Commodities: what are they and why have prices been rising?
We examine what’s behind commodity price rises and wonder if the trend will continue.
As investors we might not ‘trade’ commodities, as characterised in the plots of some of the great, iconic American movies; remember Trading Places and pork bellies? But, as economic goods, we certainly use many of them on a daily basis.
Many of us fill up the car with petrol or diesel (both are obtained from oil ), some of us take sugar in our tea or coffee, for breakfast we’ll eat toast or wheat-based cereal, while many of us wear gold or silver jewellery. Collectively, tea, coffee, sugar, and wheat are known as ‘soft’ commodities, while those of oil, gold and silver are known as ‘hard’ commodities.
Given these goods are a vital part of our everyday living, when the price of such commodities goes up or down, it affects us all. And prices of commodities have fluctuated quite sharply since the onset of the pandemic.
Around this time last year, the price of oil turned negative for the first time in history as the collapse in global demand for oil, brought about by worldwide economic shutdowns, briefly sent it spiralling below zero.
A year on and the fortunes of the global economy have, fortunately, taken a turn for the better. The onset of COVID-19 vaccines and the gradual easing of lockdowns have meant that economists are pencilling in much higher growth levels for the second half of the year. Higher economic growth generally means higher demand for essential goods and hence higher commodity prices.
The start of a commodity ‘supercycle’ - premature in our view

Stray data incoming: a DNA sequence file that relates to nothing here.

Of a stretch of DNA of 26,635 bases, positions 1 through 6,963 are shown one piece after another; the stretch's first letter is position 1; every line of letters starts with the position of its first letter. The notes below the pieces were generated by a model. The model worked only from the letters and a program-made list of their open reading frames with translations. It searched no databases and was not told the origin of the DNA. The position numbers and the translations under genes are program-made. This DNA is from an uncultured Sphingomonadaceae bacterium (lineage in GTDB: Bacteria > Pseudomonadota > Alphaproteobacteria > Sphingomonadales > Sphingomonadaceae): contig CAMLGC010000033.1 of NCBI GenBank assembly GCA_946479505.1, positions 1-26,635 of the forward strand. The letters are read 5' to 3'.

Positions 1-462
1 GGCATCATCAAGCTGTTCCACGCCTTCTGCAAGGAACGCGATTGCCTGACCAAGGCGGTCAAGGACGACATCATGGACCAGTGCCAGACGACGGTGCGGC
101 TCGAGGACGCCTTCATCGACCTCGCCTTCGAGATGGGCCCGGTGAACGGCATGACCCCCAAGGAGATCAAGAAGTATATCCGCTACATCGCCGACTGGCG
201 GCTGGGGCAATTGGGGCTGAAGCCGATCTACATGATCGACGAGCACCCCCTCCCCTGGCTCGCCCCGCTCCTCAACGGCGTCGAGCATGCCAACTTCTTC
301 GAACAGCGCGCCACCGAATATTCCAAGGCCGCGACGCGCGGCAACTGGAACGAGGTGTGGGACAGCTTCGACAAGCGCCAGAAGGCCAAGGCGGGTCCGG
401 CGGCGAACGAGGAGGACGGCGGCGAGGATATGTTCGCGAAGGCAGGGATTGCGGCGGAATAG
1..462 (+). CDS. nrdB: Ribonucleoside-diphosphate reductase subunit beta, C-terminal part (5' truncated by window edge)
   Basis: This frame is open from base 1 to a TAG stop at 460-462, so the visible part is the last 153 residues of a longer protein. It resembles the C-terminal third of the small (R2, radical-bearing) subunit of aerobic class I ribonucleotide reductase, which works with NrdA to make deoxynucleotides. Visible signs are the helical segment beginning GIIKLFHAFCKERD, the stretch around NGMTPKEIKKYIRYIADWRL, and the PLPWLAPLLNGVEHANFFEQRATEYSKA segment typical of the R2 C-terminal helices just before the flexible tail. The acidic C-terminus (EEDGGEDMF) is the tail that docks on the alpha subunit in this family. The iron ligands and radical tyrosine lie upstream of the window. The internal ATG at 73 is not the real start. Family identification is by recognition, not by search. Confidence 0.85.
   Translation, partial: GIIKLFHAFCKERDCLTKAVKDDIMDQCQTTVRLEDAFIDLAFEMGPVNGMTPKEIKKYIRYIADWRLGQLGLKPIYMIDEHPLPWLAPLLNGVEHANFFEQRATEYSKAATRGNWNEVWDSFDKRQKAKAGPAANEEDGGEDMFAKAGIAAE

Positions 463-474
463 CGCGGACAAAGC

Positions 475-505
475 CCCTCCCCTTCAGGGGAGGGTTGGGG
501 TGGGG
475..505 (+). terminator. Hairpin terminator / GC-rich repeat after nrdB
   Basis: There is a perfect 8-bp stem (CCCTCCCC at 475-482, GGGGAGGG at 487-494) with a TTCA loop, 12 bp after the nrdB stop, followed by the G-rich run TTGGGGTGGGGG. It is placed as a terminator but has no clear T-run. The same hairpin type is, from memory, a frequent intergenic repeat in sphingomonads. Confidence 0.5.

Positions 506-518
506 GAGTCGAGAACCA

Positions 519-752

Indeed, such has been the rise in commodity prices from the COVID-19 lows that it has fuelled talk of something known as a commodity supercycle. The definition of a supercycle is typically defined as sustained, above-average price rises in a wide range of basic goods which could last over several decades. The last supercycle started in the early 2000s with rapid economic growth in China driving strong demand for these types of goods.
In theory there are several reasons why investors may think commodities could now see another prolonged price rise. President Joe Biden’s ambitious new policy on tackling climate change – the most serious of any US presidents could result in increased demand for copper, nickel, lithium and cobalt (all of which to varying degrees are used in electric cars, wind turbines, or solar panels). This, coupled with talk of rapid economic growth leading to a possible increase in general prices across the economy (otherwise known as inflation), could be another reason behind rising commodity prices.
But there are several reasons why we think talk of a commodity supercycle is premature:
- On the moves to tackle climate change, estimates suggest it won’t be until 2030 at least that the real drive to help the environment will play a major part in commodity demand.
- In terms of rapid economic growth, we feel that as optimism on the global economy is approaching its highest levels in around 20 years, there may be limited scope for further upward price movement in commodities.
Indeed, as economic growth accelerates throughout the middle of 2021, and given stock markets have already discounted much of the good news it is perhaps more likely that any surprises may be negative ones. As a result, we are sceptical about the likelihood of further sharp rises in commodity prices from these levels.
Remember, the value of any investment is not guaranteed. The value of investments and any income received from can go down as well as up and you may not get back as much as you had originally invested.